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dc.contributor.authorDeline, Mary
dc.date.accessioned2016-04-04T18:05:54Z
dc.date.issued2016-02-01
dc.identifier.otherbibid: 9597168
dc.identifier.urihttps://hdl.handle.net/1813/43674
dc.description.abstractThis study represents an exploratory and explanatory look at the behaviors and frames that guide resistance interpretations during innovation implementations within organizations. It was undertaken as a case study to develop behavior and frame grounded typologies from a sustainability program that was put in place in a large midwestern organization in 2013. The research is divided into three main chapters. The first details the types of behaviors that were perceived by participants when making resistance interpretations. Analysis from the behavioral typology indicates that implementer and employee roles are associated with interpreting resistance in different ways, and that this variation might be due to the role knowledge afforded by objective role tasks and structures. The second chapter found that there were six main types of frame combinations used to interpret behaviors as resistance. These frame combinations were anchored by three main role frames that were shared between implementers and employees. The rest of the frame combinations exhibited various degrees of convergence. Analysis from the frame combination typology indicates that the adaptive role was largely used by participants when making resistance interpretations, suggesting resistance scholars should turn their attention to this role. Additionally, differences in these frame combinations between implementers and employees were generative: the leadership frame combinations were not convergent, which might have led to more divergent interpretations of resistance. More research is needed on how this would affect resistance mobilization and subsequent implementation success or failure. The third chapter represented a baseline review of group issues and research in preparation for the case study. This was done as one of the theories used in the dissertation, role theory, evinces collective levels of analysis; it was determined such a review would assist with laying the groundwork for bulk of the case study. The categories and analysis from this study suggest new avenues for researchers and practitioners in resistance and implementation communication research.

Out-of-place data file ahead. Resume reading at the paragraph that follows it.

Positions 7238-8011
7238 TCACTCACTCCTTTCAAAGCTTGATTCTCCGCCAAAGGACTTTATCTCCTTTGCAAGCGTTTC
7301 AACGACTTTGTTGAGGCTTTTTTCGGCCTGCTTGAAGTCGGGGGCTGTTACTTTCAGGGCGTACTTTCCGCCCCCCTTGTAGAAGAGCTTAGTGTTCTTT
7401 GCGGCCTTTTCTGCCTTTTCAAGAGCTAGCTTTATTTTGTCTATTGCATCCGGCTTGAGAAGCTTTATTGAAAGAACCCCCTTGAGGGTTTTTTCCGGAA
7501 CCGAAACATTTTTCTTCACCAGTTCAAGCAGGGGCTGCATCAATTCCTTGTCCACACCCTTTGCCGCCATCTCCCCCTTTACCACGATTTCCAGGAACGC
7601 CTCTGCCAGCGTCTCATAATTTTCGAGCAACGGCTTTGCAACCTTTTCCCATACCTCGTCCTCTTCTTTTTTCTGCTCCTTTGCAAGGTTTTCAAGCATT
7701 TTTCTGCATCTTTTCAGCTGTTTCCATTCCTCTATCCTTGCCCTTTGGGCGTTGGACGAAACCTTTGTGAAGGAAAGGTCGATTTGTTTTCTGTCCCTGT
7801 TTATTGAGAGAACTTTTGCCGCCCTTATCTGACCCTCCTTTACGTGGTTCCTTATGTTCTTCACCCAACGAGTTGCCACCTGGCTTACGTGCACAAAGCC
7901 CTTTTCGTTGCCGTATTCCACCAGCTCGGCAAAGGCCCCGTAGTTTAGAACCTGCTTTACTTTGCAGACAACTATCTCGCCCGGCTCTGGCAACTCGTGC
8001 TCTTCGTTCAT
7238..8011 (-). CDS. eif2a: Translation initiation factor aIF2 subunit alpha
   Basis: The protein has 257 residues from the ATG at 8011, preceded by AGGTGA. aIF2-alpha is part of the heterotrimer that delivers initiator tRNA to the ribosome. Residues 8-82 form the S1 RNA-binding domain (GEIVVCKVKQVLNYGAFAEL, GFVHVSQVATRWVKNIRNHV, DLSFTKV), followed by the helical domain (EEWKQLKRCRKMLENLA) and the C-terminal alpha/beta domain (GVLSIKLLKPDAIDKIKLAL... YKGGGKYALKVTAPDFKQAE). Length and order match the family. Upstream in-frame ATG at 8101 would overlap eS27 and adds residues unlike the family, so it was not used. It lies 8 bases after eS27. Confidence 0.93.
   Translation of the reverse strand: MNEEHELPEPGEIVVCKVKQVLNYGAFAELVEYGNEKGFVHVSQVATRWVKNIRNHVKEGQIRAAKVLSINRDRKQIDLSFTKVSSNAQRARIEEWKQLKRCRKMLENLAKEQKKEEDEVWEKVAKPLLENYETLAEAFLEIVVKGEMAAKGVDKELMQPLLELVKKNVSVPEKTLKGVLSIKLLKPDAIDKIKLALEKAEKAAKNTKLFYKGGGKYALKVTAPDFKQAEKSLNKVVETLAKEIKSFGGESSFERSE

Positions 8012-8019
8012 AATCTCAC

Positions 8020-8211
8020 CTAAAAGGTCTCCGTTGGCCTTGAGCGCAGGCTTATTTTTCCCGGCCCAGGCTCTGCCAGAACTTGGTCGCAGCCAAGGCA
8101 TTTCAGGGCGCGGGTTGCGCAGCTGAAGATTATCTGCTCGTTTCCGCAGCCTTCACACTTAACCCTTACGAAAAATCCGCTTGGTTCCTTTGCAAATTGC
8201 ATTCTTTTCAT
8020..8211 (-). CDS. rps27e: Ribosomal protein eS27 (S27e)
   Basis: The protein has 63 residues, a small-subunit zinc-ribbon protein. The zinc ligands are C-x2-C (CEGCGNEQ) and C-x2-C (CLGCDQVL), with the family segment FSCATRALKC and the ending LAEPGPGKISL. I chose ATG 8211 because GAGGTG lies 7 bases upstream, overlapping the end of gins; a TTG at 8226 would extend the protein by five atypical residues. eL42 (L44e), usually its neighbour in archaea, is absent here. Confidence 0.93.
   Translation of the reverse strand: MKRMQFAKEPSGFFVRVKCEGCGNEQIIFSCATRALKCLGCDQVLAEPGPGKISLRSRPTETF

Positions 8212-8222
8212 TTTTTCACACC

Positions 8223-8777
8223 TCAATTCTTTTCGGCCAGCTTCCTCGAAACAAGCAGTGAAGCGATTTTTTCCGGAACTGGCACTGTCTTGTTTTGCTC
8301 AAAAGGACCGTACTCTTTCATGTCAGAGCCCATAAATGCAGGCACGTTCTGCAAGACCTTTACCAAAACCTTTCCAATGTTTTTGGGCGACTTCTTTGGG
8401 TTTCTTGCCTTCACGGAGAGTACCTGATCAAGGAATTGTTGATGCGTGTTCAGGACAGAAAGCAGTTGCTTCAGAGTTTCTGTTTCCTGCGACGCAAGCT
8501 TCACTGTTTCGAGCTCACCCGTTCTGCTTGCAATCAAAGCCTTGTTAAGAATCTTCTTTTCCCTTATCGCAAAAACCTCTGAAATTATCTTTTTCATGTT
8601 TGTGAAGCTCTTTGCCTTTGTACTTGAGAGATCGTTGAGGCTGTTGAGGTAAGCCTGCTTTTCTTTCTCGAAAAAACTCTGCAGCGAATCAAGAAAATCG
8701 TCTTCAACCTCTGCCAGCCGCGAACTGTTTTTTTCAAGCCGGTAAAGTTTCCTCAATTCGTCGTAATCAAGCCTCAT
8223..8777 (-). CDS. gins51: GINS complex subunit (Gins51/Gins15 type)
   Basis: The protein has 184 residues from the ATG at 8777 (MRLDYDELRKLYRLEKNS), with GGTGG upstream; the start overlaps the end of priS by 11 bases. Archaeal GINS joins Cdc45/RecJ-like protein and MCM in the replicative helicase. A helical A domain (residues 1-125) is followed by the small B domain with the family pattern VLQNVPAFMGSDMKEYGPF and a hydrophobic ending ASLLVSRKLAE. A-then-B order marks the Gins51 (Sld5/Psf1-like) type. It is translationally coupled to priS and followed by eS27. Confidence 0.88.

dc.language.isoen_US
dc.subjectOrganizational Communication
dc.subjectResistance
dc.subjectImplementation
dc.titleInterpreting Resistance To Change: The Behaviors And Logics That Guide Resistance Interpretations In The Workplace
dc.typedissertation or thesis
dc.description.embargo2021-02-01
thesis.degree.disciplineCommunication
thesis.degree.grantorCornell University
thesis.degree.levelDoctor of Philosophy
thesis.degree.namePh. D., Communication
dc.contributor.chairScherer,Clifford Wayne
dc.contributor.committeeMemberNiederdeppe,Lee H.
dc.contributor.committeeMemberMcComas,Katherine Anne
dc.contributor.committeeMemberStedman,Richard Clark


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